Today is the International Day for the Remembrance of Slave Trade and its Abolition. This date was chosen by UNESCO to mark a night in 1791 in the island of Saint Dominic (now Dominican Republic and Haiti) when a major uprising took place which significantly contributed to the abolition of the transatlantic slave trade.
A purpose of this day is to highlight the shamefulness of colonial slave trade, to remember the millions of people who suffered from it, and to come to terms with the past injustice…
Another purpose is to recognize the forms of slavery that still exist today, forms such as bonded labour, child labour, forced recruitment of child soldiers, human trafficking, and illegal sex trade. In 2008, the UN Secretary General Ban Ki-moon announced:
“If we sincerely want to honour the suffering that slaves experienced and died under in the past, we must do much more to protect and promote the human rights, freedom and dignity of all people, in particularly, those who continue to suffer under modern forms of slavery.”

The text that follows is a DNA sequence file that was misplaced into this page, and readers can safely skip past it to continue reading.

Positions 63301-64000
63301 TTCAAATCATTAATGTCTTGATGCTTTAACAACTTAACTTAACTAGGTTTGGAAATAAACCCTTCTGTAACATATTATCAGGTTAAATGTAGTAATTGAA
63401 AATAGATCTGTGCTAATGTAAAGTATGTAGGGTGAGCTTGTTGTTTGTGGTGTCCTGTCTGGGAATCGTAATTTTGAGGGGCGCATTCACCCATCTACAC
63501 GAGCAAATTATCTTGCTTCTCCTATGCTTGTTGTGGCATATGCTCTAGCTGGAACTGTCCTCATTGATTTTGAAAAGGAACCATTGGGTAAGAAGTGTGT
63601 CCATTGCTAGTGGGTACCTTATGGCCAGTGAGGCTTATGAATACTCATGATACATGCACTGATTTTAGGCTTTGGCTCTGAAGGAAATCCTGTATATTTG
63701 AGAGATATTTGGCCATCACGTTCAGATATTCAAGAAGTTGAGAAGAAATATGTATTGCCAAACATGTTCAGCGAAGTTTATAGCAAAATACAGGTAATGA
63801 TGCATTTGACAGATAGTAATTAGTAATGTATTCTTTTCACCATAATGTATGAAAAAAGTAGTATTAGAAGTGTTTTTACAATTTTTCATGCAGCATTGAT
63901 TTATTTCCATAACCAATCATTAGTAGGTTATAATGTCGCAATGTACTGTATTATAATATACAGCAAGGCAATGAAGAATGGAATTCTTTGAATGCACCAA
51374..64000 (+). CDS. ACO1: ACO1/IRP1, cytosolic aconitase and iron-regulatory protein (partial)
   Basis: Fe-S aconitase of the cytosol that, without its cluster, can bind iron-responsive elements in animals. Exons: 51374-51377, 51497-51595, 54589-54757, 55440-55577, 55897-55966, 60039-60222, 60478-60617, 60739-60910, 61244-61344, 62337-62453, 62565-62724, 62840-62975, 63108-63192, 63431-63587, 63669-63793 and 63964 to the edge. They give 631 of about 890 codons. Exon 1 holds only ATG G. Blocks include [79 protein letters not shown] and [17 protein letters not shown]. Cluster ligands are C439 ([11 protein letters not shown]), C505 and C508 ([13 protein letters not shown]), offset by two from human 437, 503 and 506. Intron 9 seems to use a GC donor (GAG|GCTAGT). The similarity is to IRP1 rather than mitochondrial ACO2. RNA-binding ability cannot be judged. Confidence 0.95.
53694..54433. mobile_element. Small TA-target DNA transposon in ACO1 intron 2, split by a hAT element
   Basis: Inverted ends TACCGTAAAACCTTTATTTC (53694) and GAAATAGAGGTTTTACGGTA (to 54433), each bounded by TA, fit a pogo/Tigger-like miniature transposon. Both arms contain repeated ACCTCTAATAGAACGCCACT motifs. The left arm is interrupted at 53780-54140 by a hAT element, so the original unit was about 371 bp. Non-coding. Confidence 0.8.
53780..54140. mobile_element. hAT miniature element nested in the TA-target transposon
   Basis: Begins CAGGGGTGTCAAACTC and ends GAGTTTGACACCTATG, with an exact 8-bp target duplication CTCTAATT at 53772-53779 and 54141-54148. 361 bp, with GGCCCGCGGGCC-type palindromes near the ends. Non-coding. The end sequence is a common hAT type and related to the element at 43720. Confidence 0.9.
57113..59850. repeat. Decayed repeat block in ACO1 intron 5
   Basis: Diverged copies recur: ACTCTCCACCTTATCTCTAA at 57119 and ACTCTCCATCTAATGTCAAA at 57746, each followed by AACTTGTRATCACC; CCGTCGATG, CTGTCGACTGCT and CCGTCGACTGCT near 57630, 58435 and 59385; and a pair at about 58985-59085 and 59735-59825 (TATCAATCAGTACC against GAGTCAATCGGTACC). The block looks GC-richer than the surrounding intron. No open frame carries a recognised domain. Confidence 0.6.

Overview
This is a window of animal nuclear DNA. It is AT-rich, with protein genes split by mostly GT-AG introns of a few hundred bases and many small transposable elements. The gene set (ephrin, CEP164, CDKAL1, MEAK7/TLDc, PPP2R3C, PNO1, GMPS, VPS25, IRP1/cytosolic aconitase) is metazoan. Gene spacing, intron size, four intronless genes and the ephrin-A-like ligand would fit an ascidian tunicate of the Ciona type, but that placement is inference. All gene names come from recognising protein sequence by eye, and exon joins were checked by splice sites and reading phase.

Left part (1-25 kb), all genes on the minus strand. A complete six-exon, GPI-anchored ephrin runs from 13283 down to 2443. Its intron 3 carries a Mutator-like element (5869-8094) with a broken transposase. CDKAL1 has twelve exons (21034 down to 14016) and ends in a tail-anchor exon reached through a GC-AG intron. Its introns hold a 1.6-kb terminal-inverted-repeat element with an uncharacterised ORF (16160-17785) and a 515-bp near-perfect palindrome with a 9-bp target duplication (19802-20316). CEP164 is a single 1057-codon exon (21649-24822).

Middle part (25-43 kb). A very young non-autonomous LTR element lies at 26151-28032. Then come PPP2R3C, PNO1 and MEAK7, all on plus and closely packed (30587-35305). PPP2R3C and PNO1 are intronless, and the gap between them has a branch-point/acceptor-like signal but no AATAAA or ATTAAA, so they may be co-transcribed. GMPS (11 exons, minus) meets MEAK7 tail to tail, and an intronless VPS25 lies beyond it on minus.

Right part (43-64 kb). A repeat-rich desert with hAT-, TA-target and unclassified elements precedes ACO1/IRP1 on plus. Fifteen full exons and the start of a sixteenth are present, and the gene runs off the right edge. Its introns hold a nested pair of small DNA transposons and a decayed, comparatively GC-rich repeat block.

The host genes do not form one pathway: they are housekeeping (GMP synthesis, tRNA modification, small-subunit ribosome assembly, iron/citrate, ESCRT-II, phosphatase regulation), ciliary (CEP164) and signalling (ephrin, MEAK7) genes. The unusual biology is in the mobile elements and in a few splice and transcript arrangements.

The Anti-Slavery International Group describes human trafficking as the fastest growing from of modern-day slavery. The majority of trafficked people are women and girls, and experts believe that most of them are sent from Africa and Eastern Europe for the sex trade in Western Europe. Chattel slavery, involving a class of hereditary slaves, still exists in parts of Africa, and bonded labour remains common in South Asia.
Ban Ki-moon also quoted Martin Luther King Jr., to illustrate the purpose of International Day for the Remembrance of Slave Trade and its Abolition:
“Injustice anywhere is a threat to justice everywhere. Whatever affects one directly, affects all indirectly”
Also in August: